China Plays Ore Hopscotch as Southeast Asian Mining Slows – by Biman Mukherji (Wall Street Journal – September 22, 2016)

Environmental concerns among traditional suppliers have sent the massive importer further afield

As one of the world’s leading metal producers, China is running into a new problem acquiring the mineral ores it needs to churn out stainless steel and aluminum: concern for the environment.

Rising anti-mining sentiment rippling through Southeast Asia has led to a series of mine shutdowns that are helping push up prices for some crucial minerals. The latest threat to China’s ability to source minerals comes from the Philippines, the world’s top supplier of nickel ore.

The official in charge of overseeing Philippine mines, Environment and Natural Resources Secretary Regina Lopez, said Wednesday that a sweeping audit of the mining sector due out next week is likely to lead to the suspension of more than 10 metal-ore mines, around a quarter of the nation’s total. She had previously ordered operations halted at several nickel mines.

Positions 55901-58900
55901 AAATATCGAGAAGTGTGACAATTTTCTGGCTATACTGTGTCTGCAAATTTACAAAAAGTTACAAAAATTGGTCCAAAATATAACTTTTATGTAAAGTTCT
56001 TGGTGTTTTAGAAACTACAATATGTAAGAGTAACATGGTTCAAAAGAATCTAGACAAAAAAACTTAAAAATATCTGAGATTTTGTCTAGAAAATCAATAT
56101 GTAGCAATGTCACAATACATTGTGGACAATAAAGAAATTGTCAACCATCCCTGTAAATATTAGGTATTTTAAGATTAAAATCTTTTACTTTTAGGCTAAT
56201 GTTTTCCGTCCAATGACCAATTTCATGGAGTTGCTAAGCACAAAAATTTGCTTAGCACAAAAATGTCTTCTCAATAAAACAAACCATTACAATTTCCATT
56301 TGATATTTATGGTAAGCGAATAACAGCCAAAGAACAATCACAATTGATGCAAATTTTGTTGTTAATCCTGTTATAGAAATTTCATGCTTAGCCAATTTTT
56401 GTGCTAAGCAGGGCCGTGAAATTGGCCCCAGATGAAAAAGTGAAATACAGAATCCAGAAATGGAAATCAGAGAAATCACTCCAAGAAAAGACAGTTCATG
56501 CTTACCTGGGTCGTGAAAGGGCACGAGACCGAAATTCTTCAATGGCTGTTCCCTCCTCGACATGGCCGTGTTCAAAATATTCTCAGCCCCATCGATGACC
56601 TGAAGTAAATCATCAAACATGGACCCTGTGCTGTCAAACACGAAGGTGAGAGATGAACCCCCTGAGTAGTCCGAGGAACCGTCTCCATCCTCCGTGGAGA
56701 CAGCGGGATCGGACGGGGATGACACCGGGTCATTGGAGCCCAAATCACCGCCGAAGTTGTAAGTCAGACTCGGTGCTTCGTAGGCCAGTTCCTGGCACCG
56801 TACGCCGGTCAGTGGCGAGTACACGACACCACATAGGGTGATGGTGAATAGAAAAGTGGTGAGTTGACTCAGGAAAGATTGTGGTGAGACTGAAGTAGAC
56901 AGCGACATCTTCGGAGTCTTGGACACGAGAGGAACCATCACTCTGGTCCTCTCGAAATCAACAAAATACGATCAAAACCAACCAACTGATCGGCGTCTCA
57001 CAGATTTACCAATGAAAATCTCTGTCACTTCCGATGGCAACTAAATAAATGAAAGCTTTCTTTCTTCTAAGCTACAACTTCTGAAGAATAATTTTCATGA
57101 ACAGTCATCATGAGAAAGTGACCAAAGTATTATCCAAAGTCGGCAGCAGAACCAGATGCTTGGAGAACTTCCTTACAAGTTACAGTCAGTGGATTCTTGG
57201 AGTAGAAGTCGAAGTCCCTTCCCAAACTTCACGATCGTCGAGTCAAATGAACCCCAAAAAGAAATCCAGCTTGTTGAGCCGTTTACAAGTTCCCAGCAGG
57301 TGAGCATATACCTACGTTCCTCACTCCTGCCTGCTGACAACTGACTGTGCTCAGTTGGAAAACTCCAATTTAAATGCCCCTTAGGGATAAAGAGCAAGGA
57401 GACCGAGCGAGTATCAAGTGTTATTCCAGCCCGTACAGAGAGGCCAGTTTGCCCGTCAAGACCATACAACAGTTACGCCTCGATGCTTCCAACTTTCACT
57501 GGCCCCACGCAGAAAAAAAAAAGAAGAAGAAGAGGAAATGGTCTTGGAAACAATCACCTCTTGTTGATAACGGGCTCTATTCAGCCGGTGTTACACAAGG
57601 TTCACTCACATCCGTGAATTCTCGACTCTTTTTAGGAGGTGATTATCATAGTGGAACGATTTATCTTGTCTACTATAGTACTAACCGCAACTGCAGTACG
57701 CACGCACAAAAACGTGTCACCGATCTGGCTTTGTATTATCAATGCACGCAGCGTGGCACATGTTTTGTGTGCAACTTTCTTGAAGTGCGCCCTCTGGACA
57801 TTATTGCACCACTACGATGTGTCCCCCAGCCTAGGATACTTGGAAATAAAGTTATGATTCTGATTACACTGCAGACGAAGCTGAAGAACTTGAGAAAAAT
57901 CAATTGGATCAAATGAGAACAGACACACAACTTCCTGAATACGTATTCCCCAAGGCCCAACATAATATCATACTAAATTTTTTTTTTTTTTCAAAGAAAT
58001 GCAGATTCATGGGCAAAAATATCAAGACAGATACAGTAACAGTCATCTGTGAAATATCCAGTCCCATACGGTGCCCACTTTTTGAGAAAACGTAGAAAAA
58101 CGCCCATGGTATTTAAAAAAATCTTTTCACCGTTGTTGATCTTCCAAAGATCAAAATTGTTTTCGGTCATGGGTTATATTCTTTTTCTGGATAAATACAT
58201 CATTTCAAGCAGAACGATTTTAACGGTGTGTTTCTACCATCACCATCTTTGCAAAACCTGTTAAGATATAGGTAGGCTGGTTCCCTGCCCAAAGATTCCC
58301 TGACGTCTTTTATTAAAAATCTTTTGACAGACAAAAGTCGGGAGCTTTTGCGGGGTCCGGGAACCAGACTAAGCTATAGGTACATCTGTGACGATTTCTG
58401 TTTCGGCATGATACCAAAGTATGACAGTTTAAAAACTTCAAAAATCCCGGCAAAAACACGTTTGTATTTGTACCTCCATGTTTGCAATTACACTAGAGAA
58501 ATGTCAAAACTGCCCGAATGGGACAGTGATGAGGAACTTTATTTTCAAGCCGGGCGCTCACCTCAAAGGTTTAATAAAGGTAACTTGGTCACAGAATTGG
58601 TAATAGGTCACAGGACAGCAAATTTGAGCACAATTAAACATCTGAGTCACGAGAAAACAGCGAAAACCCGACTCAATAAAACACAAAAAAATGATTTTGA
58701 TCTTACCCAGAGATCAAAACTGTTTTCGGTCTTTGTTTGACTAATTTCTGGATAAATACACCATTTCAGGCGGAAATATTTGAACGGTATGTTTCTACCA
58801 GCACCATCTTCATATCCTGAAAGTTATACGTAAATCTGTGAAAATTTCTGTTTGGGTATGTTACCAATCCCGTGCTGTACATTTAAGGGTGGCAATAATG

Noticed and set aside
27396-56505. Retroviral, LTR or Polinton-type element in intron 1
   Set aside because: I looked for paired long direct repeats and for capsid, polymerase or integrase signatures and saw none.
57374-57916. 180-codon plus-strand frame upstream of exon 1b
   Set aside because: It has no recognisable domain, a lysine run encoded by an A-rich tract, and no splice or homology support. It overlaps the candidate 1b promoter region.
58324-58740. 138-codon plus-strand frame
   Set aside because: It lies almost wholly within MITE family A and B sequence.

On Thursday, nickel prices on the London Metal Exchange shot up 1.6%. Prices are up by around 24% since the start of June, the month after Rodrigo Duterte, who has warned the mining industry to improve its environmental record, was elected president of the Philippines.

Environmental concerns are emerging as a rare booster for prices of some of the world’s important mineral ores. Nickel prices, for example, have been on a downward trend since 2011.

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